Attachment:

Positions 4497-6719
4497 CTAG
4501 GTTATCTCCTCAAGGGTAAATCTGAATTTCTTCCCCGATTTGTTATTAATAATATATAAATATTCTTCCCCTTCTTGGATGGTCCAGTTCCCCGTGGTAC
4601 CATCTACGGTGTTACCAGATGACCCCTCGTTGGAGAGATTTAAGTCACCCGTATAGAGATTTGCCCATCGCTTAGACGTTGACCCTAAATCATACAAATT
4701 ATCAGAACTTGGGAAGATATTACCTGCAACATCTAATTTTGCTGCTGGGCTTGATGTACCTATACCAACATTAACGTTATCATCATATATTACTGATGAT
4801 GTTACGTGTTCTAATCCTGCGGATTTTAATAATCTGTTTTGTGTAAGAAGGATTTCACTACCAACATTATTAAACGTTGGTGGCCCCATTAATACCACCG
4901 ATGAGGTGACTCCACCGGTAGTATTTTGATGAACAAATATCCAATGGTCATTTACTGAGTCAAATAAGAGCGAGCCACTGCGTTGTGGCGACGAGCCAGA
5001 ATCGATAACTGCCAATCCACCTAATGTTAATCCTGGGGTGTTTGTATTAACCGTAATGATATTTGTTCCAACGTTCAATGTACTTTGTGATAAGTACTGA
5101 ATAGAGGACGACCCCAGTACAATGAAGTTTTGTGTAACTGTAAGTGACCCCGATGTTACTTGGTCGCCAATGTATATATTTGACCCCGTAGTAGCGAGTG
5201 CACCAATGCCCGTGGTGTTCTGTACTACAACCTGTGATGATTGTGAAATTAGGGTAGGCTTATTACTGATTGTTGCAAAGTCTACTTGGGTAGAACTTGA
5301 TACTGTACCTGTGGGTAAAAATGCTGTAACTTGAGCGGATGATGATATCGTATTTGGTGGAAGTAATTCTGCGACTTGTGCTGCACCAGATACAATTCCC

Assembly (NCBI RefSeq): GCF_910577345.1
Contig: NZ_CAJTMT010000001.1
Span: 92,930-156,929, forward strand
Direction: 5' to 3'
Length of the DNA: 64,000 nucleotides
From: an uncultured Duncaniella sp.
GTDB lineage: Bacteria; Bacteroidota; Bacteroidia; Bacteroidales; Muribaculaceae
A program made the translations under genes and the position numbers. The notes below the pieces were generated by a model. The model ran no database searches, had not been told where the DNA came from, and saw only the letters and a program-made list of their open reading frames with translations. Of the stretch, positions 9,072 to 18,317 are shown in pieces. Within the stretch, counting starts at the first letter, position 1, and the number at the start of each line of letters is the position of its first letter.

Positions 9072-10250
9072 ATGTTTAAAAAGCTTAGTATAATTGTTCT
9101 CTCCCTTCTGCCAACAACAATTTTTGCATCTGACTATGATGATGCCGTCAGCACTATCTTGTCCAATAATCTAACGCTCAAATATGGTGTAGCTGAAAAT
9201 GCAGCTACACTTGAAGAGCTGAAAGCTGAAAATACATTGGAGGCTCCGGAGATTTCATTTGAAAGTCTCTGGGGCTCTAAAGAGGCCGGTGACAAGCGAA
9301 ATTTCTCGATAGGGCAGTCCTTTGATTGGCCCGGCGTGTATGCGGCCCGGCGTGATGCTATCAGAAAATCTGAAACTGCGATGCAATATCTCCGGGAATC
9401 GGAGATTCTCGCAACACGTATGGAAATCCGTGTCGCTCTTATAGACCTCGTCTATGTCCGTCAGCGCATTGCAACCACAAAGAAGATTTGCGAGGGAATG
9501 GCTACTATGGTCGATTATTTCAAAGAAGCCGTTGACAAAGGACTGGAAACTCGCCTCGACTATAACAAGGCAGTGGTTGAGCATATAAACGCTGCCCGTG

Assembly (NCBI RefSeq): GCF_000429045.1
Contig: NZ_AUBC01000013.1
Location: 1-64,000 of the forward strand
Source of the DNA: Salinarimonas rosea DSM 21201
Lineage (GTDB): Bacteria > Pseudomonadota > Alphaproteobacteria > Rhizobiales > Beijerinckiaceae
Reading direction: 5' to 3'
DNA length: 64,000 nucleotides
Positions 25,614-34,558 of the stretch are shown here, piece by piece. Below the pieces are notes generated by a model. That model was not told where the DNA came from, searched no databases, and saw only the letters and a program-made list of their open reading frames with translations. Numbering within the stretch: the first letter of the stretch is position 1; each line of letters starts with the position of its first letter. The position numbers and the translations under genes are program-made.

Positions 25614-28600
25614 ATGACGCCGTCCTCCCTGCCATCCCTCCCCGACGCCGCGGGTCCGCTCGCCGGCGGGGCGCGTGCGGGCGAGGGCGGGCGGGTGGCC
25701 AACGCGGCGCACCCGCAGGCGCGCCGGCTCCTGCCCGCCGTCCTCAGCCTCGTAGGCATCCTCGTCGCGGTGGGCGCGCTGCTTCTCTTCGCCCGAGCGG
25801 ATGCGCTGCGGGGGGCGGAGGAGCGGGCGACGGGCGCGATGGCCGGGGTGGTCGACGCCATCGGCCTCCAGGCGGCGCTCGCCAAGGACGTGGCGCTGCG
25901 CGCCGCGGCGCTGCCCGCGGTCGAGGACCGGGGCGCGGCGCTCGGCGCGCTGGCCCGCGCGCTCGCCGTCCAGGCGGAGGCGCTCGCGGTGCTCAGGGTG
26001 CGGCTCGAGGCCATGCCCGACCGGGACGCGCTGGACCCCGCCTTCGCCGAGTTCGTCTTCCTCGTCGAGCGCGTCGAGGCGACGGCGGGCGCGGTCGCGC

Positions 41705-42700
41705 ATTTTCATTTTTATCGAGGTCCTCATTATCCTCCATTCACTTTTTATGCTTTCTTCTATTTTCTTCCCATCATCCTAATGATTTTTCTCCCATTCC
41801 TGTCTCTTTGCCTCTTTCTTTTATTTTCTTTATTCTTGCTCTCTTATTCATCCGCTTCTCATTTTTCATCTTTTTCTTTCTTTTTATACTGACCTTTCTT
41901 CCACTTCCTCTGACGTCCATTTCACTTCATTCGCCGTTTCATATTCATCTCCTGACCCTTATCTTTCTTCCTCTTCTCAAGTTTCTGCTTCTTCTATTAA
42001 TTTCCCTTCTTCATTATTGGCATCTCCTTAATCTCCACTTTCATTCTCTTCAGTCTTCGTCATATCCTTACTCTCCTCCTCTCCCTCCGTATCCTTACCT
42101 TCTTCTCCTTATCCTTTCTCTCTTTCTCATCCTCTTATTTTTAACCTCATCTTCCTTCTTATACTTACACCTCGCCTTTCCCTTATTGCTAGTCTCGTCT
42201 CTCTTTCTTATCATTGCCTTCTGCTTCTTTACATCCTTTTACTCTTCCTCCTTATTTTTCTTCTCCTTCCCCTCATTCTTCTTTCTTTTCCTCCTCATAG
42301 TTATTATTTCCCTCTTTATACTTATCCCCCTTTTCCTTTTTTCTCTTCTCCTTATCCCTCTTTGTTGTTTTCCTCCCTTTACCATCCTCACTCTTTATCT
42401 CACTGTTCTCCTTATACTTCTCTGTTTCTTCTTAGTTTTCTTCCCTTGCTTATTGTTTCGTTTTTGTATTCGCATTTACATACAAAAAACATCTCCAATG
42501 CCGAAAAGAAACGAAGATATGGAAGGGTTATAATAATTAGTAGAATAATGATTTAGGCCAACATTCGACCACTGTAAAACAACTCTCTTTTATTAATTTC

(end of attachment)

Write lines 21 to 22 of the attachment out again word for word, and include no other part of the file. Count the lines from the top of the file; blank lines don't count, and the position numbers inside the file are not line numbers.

9072 ATGTTTAAAAAGCTTAGTATAATTGTTCT
9101 CTCCCTTCTGCCAACAACAATTTTTGCATCTGACTATGATGATGCCGTCAGCACTATCTTGTCCAATAATCTAACGCTCAAATATGGTGTAGCTGAAAAT